Correction: Colorado State University Receives Record Number of Freshman Applications; 33 Percent Increase from Students of Diverse Backgrounds

Note to Reporters: Correction to the following information: The applicant pool includes 3,700 racially diverse students, or 33 percent more than a year ago
(rather than an increase of 3,700 racially diverse students).

Building on four consecutive years of record enrollment, Colorado State University this week again posted record applications from high school seniors. To date, filed applications include an overall increase of 1,600 students, or 10 percent over the same time last year. The applicant pool includes 3,700 racially diverse students, or 33 percent more than a year ago.

Colorado State’s priority application deadline for freshmen was Feb. 1. While scholarship priority is given to students who submitted complete applications by Feb. 1, later applicants are still given full consideration for admission and financial aid.

To date, CSU has received nearly 16,000 freshman applications for fall 2011 enrollment. Despite forecasts for a small decline in Colorado high school graduates, CSU already has received 8,780 in-state applications, a 6 percent increase from this time last year. Colorado State has witnessed a 19 percent increase in non-resident applications, and an 82 percent increase from international applicants from 73 countries.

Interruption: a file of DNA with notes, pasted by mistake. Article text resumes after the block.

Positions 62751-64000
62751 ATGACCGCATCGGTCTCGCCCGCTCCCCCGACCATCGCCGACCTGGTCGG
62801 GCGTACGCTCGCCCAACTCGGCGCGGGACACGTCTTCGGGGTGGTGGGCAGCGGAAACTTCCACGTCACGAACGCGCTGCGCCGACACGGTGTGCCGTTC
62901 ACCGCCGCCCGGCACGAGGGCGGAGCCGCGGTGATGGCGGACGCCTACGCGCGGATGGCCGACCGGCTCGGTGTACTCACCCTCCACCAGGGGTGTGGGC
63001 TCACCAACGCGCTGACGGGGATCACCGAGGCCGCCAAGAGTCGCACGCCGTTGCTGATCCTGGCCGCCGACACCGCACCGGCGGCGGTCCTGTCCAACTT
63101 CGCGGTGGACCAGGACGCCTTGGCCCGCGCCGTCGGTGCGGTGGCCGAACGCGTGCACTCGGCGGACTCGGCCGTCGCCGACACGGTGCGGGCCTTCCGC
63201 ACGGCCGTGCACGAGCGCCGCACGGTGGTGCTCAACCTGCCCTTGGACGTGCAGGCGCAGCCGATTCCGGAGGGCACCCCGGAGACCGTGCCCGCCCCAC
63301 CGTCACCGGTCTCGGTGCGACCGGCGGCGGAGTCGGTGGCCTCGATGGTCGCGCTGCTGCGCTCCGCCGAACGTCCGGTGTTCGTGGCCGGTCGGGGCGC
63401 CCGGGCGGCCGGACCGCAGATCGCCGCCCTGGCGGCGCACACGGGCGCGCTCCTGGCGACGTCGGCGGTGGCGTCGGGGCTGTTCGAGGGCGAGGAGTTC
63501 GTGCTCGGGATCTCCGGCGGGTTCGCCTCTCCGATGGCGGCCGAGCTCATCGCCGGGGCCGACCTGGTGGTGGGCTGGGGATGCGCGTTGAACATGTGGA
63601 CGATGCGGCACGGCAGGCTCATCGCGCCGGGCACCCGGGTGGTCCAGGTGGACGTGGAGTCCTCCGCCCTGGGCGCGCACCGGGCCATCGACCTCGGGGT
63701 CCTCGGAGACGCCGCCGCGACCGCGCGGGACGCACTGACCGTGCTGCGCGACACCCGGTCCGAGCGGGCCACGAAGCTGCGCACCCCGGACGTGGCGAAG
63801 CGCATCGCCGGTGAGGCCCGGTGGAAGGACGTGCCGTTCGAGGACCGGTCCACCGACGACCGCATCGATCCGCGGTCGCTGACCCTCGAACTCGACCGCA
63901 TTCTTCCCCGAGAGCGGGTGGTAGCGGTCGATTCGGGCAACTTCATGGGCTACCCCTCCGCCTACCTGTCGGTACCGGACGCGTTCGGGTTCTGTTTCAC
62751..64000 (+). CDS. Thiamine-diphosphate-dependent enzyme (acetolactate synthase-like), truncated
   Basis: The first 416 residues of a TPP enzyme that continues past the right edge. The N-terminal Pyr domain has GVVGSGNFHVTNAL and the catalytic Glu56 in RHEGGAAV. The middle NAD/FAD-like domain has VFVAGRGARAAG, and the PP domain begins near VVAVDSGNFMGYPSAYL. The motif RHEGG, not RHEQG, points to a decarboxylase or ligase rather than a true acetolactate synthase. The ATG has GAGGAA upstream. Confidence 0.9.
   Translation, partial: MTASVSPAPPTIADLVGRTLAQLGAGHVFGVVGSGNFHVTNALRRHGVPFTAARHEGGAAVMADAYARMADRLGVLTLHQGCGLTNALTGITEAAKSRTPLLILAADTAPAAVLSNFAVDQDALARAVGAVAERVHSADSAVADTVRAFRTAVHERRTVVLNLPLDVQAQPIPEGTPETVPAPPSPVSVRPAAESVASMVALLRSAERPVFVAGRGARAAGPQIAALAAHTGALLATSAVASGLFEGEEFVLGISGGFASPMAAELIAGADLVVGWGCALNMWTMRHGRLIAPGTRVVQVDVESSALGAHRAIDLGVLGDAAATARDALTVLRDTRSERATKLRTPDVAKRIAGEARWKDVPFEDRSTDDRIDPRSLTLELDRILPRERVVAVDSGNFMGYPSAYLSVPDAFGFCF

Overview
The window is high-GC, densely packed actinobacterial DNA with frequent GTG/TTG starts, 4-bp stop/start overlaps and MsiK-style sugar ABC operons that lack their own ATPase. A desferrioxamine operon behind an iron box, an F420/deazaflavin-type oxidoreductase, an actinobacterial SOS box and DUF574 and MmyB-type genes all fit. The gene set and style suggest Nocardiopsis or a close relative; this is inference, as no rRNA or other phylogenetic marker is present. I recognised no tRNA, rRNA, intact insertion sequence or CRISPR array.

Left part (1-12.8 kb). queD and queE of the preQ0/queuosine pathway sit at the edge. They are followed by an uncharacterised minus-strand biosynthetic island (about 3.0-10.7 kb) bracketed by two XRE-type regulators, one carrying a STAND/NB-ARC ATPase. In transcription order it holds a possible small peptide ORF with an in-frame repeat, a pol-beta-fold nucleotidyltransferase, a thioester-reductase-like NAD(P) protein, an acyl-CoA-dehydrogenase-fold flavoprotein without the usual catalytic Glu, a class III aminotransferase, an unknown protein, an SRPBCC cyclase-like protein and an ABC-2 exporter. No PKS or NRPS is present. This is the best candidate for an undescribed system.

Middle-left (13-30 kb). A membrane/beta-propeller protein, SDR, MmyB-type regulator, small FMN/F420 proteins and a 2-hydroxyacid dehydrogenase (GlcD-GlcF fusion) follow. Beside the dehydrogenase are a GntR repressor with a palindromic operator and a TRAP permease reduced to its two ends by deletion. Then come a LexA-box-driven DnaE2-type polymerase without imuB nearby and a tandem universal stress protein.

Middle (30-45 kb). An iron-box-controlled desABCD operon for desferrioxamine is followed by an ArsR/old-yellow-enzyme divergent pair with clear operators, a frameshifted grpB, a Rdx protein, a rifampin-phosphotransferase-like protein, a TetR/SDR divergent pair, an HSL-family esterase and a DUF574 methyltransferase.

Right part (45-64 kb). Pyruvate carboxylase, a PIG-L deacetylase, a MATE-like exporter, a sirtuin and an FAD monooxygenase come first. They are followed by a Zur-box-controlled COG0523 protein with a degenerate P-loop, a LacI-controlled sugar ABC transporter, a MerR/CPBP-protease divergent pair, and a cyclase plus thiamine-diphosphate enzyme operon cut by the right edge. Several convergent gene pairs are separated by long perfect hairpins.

Executive Director of Admissions Jim Rawlins credits both the university’s strategic outreach and recruitment efforts for the increase and also partner organizations such as the ACT for their vital role.

In April, ACT worked with the Colorado Department of Education and the Colorado Department of Higher Education to encourage juniors in the state to send their test-score information to at least one college. The result was a higher percentage of diverse, low-income and first-generation students providing information to institutions of higher education. Consequently, CSU has been able to reach out to these students earlier and with more success concerning requirements and affordability. More Hispanic juniors around the state – a 49 percent increase over last year – sent ACT results to CSU.

Designed to significantly improve the accessibility and affordability of a world-class education, CSU’s Commitment to Colorado program also is playing a significant role in the increase in applicants from lower and middle-income families. As part of CSU’s Commitment to Colorado and beginning in fall 2011, state resident students pursuing their first bachelor’s degree whose families make $57,000 or less – the median family income in Colorado – will pay only half the standard tuition rate. Students from lower-income families who are eligible for Pell grants will not pay any tuition or fees to attend CSU.

The program has had a clear impact on encouraging students who are qualified to attend Colorado State.